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GitLab Learn After Their Backup Fail

You might think that data failure can never happen to you. You’ll think that until it does happen. It’s inevitable. Whether it’s down to technological failure or human error, data loss can happen to all of us. Even when you think you’re well protected, as GitLab learnt recently.

The firm recently lost 300GB of user data from its primary database after one of their technicians made a data entry error when trying to remove a PostgreSQL database directory. They were trying to wipe it on the secondary server, but the command they inputted referred to the primary server. The technician quickly realised their mistake, but in those seconds the command had already wiped masses of user data.

In a blog post detailing the incident, the firm estimate that roughly 5000 projects, 5000 comments and 700 user accounts were affected by the data loss. GitLab enterprise customers, GitHot customers, and self-hosted users were not impacted by the outage or data loss.

The reason GitLab were wiping the directory was because they were suffering an increase in database load, which they thought was down to a spam attack. However, the load was also caused by a background task which was removing a GitLab employee and their account’s associated data. Both caused system lag on the secondary database’s replication process, which meant that it had to be resynchronised.

The first repair attempts failed, which led to the engineer to take the action they did. The company have apologised for the incident, saying that the data loss they experienced was unacceptable.

The main thing they learned from the incident was that “there’s no such thing as a valid backup – there’s only valid restores”. And that’s perfectly true; you can have all the backups in the world, but they’re useless if you can’t restore from them.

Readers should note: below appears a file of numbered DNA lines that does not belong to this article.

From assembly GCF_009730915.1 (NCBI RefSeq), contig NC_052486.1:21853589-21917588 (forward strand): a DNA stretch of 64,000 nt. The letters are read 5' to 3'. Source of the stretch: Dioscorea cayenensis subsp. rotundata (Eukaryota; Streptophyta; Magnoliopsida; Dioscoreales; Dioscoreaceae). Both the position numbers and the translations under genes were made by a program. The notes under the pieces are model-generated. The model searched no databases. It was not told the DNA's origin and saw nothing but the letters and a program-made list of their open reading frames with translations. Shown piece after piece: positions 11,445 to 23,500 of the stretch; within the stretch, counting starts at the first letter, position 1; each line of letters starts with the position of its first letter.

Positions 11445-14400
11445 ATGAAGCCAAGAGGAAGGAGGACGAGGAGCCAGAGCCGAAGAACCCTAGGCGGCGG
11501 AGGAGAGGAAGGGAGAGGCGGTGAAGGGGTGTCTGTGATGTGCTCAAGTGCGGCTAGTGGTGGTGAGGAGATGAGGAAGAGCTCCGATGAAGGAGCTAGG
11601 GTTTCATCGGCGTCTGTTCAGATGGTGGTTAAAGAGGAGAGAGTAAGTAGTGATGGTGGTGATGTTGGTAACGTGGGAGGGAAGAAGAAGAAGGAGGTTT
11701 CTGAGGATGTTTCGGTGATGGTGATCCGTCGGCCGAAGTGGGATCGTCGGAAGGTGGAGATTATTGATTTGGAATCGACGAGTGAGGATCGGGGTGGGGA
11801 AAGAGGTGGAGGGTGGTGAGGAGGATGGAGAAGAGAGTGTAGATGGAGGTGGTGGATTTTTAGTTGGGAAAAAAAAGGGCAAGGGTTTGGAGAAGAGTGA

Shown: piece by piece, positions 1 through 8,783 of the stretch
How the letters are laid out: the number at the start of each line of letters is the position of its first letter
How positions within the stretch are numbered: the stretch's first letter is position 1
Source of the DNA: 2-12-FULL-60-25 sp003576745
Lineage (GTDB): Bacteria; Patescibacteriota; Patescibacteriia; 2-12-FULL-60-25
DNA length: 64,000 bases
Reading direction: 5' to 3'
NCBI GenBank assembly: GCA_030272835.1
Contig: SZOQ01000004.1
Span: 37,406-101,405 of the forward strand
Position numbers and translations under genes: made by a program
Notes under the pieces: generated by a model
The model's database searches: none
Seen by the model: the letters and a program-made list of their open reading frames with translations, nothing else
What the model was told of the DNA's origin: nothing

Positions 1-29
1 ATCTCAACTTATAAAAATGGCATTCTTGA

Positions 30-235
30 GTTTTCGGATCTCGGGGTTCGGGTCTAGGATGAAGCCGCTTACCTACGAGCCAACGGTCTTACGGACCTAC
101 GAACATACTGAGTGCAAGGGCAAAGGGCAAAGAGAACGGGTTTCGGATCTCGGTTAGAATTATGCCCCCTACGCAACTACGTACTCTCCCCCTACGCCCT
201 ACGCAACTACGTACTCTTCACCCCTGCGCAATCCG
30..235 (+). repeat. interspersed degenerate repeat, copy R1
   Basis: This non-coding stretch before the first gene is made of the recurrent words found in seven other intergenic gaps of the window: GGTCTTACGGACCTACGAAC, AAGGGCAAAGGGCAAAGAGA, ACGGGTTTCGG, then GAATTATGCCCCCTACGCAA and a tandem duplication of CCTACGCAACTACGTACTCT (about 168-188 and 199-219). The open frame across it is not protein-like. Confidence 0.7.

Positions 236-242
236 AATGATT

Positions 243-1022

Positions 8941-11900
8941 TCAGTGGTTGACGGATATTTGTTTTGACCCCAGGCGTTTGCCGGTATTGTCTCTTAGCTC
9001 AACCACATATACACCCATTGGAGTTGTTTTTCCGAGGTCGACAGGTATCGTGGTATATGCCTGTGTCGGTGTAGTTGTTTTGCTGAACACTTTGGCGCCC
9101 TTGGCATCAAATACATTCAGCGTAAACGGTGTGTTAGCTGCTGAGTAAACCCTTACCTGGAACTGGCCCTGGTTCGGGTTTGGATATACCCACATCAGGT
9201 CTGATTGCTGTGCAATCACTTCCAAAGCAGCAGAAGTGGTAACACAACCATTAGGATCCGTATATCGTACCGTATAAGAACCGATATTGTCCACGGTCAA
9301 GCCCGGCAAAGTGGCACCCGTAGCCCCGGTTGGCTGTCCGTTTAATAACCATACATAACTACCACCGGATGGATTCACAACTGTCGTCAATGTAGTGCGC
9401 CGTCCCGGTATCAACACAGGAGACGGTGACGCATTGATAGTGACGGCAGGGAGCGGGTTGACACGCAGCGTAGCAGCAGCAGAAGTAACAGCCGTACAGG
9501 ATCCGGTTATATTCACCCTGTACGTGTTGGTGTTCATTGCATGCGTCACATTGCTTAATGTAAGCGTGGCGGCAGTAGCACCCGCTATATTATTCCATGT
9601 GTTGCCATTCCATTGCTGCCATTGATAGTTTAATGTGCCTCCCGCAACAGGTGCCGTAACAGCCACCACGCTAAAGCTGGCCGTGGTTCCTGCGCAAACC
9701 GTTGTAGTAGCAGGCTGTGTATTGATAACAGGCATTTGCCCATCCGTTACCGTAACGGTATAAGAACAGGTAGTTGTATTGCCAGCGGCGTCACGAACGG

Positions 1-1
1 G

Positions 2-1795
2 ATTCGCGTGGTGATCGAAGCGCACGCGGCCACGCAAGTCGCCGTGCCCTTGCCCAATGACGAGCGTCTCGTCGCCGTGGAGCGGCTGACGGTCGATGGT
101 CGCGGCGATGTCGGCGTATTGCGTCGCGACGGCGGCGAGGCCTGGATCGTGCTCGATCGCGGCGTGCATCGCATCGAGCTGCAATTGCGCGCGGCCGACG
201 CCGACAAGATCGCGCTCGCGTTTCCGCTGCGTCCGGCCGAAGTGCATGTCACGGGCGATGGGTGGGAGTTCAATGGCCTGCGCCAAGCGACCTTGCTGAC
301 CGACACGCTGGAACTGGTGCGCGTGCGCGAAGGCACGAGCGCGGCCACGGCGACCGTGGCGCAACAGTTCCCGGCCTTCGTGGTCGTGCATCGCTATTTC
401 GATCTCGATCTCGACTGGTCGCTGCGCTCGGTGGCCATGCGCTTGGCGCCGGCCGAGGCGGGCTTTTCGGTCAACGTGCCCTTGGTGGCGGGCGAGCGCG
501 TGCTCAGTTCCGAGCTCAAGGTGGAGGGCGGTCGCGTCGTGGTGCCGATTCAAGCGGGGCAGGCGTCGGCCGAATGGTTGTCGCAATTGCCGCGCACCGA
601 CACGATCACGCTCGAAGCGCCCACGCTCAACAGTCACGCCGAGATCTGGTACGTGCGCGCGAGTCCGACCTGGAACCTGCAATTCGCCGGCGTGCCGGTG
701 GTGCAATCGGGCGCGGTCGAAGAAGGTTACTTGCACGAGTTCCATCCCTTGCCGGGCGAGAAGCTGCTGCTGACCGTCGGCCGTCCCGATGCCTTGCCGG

GitLab experienced multiple resource failures during the database server performance drop, which they weren’t aware of until it all mounted up into a larger failure. They had backups which weren’t generated properly, and some which couldn’t be restored, which led to the operator performing a manual restore.

While GitLab originally started as a side business, the firm say they didn’t account for the large growth that it saw, thus outgrew the IT systems and procedures they had in place. They had become a target for spammers and didn’t have the proper mechanisms in place to support it.

Though systems have a large part in this, so do the people who operate them. They learnt that they need to better prepare their employees and support them with the correct procedures. GitLab have said that they are undergoing new training and hiring to help their workers stay ahead of needed systems improvements.

One of the best things GitLab did during this incident was communication – they were open with their users about what happened and how they were going to improve. However, they were poor in identifying those users who had been impacted by it all.

GitLab have learned from their experience, but it should also be a clear message to consumers too. Don’t put all your data into online services and expect it to be safe. Companies are susceptible to data loss just as much as anyone.


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